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Peggy Thoits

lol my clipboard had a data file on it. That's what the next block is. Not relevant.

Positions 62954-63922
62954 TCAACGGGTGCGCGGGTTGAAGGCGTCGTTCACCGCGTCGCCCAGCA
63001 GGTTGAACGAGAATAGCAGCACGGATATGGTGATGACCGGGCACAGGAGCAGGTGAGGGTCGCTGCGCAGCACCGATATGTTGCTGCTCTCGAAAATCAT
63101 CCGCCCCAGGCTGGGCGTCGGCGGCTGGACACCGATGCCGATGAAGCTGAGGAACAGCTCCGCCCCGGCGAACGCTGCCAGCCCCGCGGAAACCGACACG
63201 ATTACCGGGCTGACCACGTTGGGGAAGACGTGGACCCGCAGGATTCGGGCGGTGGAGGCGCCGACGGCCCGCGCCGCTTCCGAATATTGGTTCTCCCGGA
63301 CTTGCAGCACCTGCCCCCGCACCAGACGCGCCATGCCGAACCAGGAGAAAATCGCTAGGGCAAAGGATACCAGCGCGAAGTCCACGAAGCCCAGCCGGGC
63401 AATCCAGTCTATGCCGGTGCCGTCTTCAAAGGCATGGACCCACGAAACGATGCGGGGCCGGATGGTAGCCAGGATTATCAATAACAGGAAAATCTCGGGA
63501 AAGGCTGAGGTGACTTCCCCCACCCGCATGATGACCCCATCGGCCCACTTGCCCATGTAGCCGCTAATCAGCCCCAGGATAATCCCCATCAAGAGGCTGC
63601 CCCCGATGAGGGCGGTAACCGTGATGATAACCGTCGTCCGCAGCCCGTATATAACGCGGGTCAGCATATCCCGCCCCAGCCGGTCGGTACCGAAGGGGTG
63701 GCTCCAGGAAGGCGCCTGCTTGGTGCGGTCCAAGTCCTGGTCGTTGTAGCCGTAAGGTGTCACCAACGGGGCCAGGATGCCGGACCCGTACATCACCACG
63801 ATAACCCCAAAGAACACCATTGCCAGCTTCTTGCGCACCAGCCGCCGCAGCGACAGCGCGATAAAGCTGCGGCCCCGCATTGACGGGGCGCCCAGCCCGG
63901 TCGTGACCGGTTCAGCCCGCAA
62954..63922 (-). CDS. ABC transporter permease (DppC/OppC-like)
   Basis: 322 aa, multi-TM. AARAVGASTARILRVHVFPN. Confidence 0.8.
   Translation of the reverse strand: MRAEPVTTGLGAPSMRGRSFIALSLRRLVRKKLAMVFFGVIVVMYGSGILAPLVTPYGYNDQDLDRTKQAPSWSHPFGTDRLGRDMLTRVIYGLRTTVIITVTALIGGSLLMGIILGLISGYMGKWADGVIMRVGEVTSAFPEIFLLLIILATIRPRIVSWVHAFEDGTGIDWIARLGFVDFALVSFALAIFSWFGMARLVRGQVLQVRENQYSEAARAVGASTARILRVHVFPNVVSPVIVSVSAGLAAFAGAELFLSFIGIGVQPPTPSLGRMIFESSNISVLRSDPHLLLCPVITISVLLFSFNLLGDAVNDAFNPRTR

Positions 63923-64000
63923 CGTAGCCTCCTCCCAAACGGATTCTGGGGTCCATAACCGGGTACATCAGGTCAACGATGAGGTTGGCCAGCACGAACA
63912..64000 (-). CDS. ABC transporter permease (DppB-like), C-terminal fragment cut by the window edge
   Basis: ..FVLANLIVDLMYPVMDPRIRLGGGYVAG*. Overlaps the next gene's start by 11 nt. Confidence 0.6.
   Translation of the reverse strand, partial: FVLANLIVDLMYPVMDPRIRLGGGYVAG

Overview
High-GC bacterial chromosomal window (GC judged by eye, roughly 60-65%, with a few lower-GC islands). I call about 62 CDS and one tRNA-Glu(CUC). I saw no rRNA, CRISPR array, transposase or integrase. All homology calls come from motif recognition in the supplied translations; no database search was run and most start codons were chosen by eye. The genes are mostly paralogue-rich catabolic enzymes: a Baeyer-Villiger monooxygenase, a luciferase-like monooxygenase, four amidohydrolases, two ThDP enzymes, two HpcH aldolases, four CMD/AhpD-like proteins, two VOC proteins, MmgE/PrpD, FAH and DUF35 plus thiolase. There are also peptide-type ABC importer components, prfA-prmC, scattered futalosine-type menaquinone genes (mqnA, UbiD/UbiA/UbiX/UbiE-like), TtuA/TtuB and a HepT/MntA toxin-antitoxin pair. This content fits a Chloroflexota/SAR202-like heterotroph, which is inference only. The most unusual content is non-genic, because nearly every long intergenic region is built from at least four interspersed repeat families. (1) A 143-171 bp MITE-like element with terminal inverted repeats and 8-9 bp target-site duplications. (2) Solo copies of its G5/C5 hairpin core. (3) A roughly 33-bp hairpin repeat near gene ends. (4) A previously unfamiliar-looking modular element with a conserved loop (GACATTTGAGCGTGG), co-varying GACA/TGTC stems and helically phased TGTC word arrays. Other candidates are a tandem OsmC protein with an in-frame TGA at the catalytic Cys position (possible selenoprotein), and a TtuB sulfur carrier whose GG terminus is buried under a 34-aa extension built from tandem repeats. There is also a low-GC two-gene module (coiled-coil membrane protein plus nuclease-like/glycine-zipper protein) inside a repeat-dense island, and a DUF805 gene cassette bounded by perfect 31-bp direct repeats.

Peggy A. Thoits is a sociologist whose research examines the unequal social distributions of stress experiences, social support, and physical and mental health problems in the general adult population. She focuses especially on "identity-relevant" stressors -- major life events and ongoing problems that threaten personal identities. A related line of her research focuses on the social patterning of deviant emotions, i.e., emotions that violate social norms of appropriate feelings and expression. She is developing a new line of new work on resistance to the stigma of mental illness. Thoits generally takes a social psychological approach in her research, examining the influences of social situational factors on individuals' thoughts, feelings, and behaviors. She did her graduate work at Stanford University (1978 Ph.D.) and has taught at Washington State, Princeton, Indiana, Vanderbilt, and most recently, the University of North Carolina, Chapel Hill, where she was the Taylor-Williams Distinguished Professor of Sociology and Research Professor of Social Medicine. Thoits has been honored with the 2005 Leonard I. Pearlin Award for Distinguished Contributions to the Sociology of Mental Health, the 2006 Lifetime Achievement Award from the ASA Sociology of Emotions Section, the 2010 Leo G. Reeder Award for Distinguished Contributions to Medical Sociology, the 2010 Cooley-Mead Award for Lifetime Contributions to Distinguished Scholarship in Sociological Social Psychology, and the 2013 James R. Greenley Award for Distinguished Contributions to the Sociology of Mental Health (from the SSSP). She returned to IU in 2008, delighted to be back in Bloomington.